An archaeologist and her colleagues have identified a cache of 12 unusual rocks and crystals in a cave in western Panama, but just what the stones were used for is unclear.
Forget wands, talismen and cauldrons -- in Pre-Columbian Central America, it was all about magic rocks.

An archaeologist and her colleagues have identified a cache of 12 unusual rocks and crystals in a cave in western Panama, but just what the stones were used for is unclear.

The minerals were found in an archaeological site known as the Casita de Piedra rock-shelter, near the town of Boquete. Analysis of charcoal bits found directly above and below the stones suggest they date back 4,000 to 4,800 years.


Casita de Piedra is an important Pre-Columbian archaeological site in western Panama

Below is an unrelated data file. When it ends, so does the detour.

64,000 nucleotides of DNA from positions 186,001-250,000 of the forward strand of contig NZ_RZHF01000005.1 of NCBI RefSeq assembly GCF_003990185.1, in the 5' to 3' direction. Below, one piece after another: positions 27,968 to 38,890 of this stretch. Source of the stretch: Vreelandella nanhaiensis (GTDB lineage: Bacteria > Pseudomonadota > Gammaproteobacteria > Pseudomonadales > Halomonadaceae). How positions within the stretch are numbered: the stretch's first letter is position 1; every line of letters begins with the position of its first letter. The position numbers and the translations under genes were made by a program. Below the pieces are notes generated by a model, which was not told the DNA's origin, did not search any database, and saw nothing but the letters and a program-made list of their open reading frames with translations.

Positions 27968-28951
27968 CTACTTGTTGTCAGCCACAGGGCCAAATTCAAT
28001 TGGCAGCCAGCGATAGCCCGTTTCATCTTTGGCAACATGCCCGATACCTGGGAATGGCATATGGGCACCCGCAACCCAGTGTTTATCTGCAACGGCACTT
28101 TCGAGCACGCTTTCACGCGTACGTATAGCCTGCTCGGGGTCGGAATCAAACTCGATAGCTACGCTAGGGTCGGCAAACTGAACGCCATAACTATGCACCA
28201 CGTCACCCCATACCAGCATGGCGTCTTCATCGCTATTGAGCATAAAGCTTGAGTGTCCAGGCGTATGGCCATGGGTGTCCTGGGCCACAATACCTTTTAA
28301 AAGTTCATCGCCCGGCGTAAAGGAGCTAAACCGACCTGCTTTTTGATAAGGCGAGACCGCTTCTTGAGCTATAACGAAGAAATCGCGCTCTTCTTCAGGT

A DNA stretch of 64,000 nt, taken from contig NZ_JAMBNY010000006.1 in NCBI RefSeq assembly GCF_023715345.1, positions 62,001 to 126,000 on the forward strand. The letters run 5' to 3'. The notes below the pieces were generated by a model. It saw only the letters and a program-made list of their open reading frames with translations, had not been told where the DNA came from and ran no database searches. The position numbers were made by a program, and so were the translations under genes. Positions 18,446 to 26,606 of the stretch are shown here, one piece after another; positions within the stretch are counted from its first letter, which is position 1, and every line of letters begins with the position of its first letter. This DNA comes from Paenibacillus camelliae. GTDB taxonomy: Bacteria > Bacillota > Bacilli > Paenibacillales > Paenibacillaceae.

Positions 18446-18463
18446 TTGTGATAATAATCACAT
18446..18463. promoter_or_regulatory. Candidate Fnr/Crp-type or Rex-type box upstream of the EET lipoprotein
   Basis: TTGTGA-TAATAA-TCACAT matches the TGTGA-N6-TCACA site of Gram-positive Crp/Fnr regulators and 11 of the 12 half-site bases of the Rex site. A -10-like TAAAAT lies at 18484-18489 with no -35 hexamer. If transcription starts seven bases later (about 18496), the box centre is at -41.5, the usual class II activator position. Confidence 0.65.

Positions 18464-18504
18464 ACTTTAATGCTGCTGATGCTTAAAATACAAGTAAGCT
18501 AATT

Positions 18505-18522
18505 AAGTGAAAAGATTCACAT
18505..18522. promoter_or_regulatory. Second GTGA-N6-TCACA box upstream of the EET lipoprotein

"The cache of stones recovered at Casita de Piedra may represent the earliest material evidence in Central America of shamanistic practice," the researchers wrote in a new paper in Archaeological and Anthropological Sciences.

We may never know exactly what the stones were used for, although modern-day shamans in Costa Rica use ritual stones to communicate with spirits or diagnose illnesses, LiveScience reported.

The find included quartz, pyrite and magnetic minerals, according to geologist Stewart Redwood, who consulted on the project. There were both carved and uncarved pieces. "The collector of the stones clearly had an eye for unusual stones and crystals with a special significance whose meaning is lost to us," Redwood said in a written statement from the Smithsonian Tropical Research Institute.